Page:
Quick question


#1

Hi, I’m new to OAuth, but not new to programming. I ran the common example code that gives me a url that contains my pin. from there it let’s me authorize access to my account. Here’s what I’m confused about. Do I need to programmatically bring the user of my app to this page to get their own token? Or is this a one time, developer authentication? I’m developing it as a Java app right now, but may want to publish it for others to use in the future.

Does each new user have to go through this same authentication process? Do I need to provide them the authentication link, have them copy and paste the pin, and then save all of this into their own file, which logs them in each time? This is a desktop application as of right now. Thanks for any help, and sorry for the newbie question, I just can’t find a clear answer for this wherever I look.


#2

If you have the capability to open a web browser and intercept / process a redirect, you could try sending oauth_callback and catching the oauth_verifier value off of the redirect. If that’s not possible (sounds like it may not be in this case) then yeah, each user will need to copy + paste the PIN into your application. Then you would store the access token in a way that is associated with the current user and use that to make Twitter requests on their behalf.


#3

Thank you for the quick reply! Ok that clears this up. Is it against any rules to have this application do all of this in the background? Such as, whenever the application loads, I programmatically load the website, prompt the user ‘Click yes to authorize app access’ from within my application, and if they click yes, have my program click authorize, with maybe htmlunit or some of my own code, and then get the html from the page that gives the token, and strip the token directly through there?

I just want it to be as easy as possible for the end user. Would this violate any of the rules, as long as I allow the user to choose that they authorize access?


#4

Yes, that would absolutely be against Twitter’s developer rules of the road. Feel free to launch a browser to the correct URL or provide a hyperlink, but scraping the PIN page requires collecting the user’s screen name and password and makes the whole OAuth flow pointless. Don’t do it.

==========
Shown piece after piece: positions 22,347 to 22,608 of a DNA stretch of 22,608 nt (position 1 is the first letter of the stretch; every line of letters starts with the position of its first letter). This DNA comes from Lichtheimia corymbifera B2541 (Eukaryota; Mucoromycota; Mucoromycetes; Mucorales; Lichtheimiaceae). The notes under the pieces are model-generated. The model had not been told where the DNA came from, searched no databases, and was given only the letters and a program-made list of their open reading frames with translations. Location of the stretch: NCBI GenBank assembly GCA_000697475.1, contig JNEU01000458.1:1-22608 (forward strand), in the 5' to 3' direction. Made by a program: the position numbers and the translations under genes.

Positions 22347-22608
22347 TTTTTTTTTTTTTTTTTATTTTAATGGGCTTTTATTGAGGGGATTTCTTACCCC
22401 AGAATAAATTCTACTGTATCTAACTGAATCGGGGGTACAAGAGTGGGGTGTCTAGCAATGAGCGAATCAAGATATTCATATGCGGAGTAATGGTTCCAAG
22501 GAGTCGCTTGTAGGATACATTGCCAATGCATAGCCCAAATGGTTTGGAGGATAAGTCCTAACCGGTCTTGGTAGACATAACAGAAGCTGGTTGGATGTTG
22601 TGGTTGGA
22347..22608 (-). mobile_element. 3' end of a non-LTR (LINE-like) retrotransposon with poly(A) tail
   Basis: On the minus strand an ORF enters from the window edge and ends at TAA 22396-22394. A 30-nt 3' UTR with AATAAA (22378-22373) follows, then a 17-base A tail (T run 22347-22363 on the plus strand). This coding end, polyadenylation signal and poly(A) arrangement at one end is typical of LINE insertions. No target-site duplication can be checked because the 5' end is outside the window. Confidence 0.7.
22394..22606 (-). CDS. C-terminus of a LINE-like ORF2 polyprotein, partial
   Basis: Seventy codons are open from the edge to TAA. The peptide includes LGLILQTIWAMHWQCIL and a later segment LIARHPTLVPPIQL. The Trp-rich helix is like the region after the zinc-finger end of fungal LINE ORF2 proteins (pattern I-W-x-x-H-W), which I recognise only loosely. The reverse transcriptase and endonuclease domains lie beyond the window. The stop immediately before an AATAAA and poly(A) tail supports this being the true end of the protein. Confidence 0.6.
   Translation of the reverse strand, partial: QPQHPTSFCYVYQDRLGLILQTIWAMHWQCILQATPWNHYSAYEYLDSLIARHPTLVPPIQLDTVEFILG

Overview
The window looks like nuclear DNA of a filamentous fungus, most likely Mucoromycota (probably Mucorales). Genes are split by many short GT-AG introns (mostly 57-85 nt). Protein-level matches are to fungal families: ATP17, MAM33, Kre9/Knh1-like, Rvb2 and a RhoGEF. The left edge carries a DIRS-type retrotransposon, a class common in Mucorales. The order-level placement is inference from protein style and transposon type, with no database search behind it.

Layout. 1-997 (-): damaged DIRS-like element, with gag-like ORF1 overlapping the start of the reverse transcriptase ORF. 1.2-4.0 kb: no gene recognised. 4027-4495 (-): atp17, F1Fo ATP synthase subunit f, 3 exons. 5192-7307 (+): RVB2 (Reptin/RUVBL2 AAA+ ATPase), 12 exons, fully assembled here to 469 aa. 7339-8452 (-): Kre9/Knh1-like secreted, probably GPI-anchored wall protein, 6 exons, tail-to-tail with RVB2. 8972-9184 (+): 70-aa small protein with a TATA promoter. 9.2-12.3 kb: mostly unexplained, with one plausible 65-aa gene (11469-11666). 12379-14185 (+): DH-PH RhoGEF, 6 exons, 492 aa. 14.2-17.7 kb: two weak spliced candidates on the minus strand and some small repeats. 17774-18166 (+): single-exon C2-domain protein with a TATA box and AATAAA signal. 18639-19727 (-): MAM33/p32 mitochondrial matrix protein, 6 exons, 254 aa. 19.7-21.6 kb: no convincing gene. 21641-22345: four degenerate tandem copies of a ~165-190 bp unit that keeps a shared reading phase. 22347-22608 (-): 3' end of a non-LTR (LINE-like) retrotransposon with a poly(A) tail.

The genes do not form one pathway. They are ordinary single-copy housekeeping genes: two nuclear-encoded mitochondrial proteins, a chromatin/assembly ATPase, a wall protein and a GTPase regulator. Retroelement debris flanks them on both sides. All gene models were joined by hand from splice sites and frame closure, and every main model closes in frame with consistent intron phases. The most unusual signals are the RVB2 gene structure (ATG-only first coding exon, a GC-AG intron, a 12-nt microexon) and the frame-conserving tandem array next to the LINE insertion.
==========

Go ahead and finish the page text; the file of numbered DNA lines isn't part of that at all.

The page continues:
#5

Ahh you’re right. Sorry, My method would only work if the user was already logged in. If not I would have to ask for their username and password to login and then proceed with the rest of the code. Thanks for clarifying. I suppose make the user copy/paste a token every once in a while isn’t THAT bad haha. Thanks again.


#6

They should only really have to copy and paste one time (unless they revoke the app) so hopefully that’s not too painful :slight_smile:


#7

Just looking for a little clarification here. You said, “…you could try sending oauth_callback and catching the oauth_verifier value off of the redirect…” I am working on a desktop application in Qt that uses a QWebView. In the web view I am opening the authorize page and allowing the user to enter their user name / password. After this I get redirected to a page that has the PIN code. Since I have direct access to the HTML that comes back on the PIN code page, is it okay for me to just have my application pull that PIN out and send it off to get the access tokens? This would make for a cleaner user experience.

Thank you!


#8

No, you cannot do that as it is considered a circumvention of the flow. The reason the user has to manually enter the PIN into your application is to further indicate that there was no automation involved in the authorization process.

You may find yourself better served by registered a custom URI handler in your operating system and using the oauth_callback to redirect to that custom handler instead, skipping the need to display a PIN code interface for the user entirely.


#9

Ah, okay, that’s what I figured. Thank you for the quick reply!